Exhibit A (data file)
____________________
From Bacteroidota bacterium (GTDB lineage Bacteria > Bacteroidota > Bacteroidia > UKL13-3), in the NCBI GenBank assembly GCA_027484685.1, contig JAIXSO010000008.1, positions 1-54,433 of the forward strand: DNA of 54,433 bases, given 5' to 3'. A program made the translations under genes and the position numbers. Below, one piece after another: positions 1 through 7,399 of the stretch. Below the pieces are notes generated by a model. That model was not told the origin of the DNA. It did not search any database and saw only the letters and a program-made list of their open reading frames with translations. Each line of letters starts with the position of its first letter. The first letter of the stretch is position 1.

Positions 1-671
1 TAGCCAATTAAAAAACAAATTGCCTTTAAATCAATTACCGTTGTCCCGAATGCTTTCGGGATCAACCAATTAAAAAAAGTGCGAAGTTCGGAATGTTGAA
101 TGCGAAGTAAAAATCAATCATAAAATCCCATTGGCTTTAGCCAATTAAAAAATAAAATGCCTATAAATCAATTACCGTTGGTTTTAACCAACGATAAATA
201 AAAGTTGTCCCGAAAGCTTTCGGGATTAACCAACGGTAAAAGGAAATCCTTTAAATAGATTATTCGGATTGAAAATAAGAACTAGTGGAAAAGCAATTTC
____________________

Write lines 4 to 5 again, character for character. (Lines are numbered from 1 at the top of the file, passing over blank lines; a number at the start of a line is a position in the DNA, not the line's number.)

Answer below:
101 TGCGAAGTAAAAATCAATCATAAAATCCCATTGGCTTTAGCCAATTAAAAAATAAAATGCCTATAAATCAATTACCGTTGGTTTTAACCAACGATAAATA
201 AAAGTTGTCCCGAAAGCTTTCGGGATTAACCAACGGTAAAAGGAAATCCTTTAAATAGATTATTCGGATTGAAAATAAGAACTAGTGGAAAAGCAATTTC